When Megan first asked me about my knowledge of the history around Joshua Tree, I realized that it was very thin. I responded that there wasn't much material and that it seemed to me that the history of Joshua Tree and the region is very new, largely dating to the granting of 5 acre plots under the Small Tract Act of 1938. My view was that the land had not been inhabited prior to that - a wilderness under the control of the Bureau of Land Management. Megan did some preliminary research and corrected me very soon. There is a host of information and there are people willing to enter into dialog on the subject. My view on habitation of the land is a typical preconception born of ignorance. The original inhabitants of the area moved around depending on season, setting up more temporary encampments. They did not see land occupation in the same way we do - the whole region was their playground.
Megan's research took her to the Agua Caliente Cutlural Museum, conversations and a meeting with Tony Soares, a local ceramicist keeping the traditions of Native American pottery alive, and even to the Marine Corps Base at Twentynine Palms which maintains a curatorial center at which artifacts from the field are cataloged and made available for research. Listening to the rich conversations that ensued, I became much more attuned to Megan's point that by losing touch with the traditions and teachings of original inhabitants of the area, we may have lost our way. So much time is spent now developing new alternative methods for treating the land and ourselves, ways of being that had been discovered centuries ago and then swept aside during the colonization of the West.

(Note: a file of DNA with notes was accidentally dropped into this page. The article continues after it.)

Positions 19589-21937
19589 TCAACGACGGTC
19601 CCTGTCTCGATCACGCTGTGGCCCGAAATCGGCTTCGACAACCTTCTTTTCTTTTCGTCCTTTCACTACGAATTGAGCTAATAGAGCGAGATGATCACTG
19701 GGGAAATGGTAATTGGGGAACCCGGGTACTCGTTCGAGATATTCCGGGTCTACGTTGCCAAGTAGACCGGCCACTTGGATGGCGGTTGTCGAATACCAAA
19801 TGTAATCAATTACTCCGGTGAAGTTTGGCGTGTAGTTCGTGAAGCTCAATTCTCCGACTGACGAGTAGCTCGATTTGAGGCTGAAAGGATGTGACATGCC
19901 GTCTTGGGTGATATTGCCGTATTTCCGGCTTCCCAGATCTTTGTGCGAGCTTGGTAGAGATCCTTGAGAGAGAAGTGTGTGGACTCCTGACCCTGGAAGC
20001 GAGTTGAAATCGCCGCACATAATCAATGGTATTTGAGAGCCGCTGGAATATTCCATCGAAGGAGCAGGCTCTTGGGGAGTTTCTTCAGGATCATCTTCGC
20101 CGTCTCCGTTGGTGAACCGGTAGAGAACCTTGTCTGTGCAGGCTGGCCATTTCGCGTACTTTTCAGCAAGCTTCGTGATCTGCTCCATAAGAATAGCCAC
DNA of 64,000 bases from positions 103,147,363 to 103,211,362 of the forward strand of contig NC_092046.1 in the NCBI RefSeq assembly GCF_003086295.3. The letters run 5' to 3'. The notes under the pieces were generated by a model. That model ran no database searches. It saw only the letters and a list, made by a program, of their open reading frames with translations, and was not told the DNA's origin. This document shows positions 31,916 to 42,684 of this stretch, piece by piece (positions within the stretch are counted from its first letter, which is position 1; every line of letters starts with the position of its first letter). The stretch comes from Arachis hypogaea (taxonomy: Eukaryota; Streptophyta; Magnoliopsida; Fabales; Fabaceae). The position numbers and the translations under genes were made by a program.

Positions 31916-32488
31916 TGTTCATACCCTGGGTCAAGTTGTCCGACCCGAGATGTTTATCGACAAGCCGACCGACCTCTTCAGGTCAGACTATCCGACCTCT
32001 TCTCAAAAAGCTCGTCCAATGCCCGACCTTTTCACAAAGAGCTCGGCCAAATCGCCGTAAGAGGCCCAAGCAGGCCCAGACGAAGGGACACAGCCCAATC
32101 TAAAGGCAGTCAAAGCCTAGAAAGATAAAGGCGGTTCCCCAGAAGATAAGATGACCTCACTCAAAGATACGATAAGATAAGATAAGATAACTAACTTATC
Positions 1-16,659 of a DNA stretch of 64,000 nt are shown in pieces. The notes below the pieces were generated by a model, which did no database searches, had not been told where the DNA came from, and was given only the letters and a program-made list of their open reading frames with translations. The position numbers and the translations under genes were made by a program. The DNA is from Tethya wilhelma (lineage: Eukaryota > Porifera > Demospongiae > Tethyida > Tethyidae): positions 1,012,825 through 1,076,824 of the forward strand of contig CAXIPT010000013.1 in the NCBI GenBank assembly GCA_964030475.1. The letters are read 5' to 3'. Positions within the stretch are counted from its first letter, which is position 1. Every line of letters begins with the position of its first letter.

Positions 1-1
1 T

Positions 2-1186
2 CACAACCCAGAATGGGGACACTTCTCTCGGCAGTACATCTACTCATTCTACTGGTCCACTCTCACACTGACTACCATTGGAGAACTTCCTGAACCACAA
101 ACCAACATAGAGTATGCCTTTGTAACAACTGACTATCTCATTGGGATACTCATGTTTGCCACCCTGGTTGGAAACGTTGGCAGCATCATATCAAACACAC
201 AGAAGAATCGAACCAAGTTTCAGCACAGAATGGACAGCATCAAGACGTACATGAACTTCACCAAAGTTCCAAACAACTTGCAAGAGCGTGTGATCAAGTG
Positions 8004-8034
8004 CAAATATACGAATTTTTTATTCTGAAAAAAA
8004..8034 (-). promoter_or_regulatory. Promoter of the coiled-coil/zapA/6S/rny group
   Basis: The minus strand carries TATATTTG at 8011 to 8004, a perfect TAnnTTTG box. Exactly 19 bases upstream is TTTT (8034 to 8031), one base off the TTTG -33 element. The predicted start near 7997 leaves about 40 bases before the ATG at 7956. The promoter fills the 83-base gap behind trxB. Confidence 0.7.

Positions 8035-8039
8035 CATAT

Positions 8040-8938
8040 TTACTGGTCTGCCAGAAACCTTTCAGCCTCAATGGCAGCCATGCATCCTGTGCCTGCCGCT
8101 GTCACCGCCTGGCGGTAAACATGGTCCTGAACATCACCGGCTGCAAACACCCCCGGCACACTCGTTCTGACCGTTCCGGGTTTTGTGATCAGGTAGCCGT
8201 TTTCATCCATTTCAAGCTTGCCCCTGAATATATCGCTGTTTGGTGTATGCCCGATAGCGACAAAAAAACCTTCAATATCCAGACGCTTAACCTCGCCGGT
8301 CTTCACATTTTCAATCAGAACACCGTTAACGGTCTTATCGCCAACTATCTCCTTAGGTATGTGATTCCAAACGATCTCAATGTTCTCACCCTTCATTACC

|Megan Evans, Celtic Stranger 2, 2013|
Besides diving into the research, Megan also spent much time in the studio creating work in diverse media as response to the context she was uncovering. Beading, watercolor painting, embroidery and large scale collage all began to emerge around the walls and on the shelf. Megan brought with her a re-creation of her grandmother's Victorian gown, as well as some Celtic items namely a plaid bodice and a sporran, as a nod to her Scottish heritage. She undertook several shoots, creating both stills and video. Wearing the gown, she explored the contrast of Victorian restraint with the expansiveness of the Joshua Tree National Park. The Celtic shoot took place on Celtic Knot for Joshua Tree, Steed Taylor's project from March of this year.
|Megan Evans, Stranger in the Desert 4, 2013|
Megan engaged with the local community in many ways: working with me on facilitating a Transition Joshua Tree Heart &Soul workshop, attending a Memorial Day concert by local musicians held in the cemetery, posing in the Victorian gown with local stalwarts down at the Joshua Tree Saloon and preparing her work for the wonderful open house we held in mid-June. I'm very thankful to Megan for the contribution she made to both my understanding of the history and context of original inhabitants of my land, and to that of the community at large. No longer a stranger in the desert. Artwork from the residency will be exhibited at BoxoOFFICE in the Fall.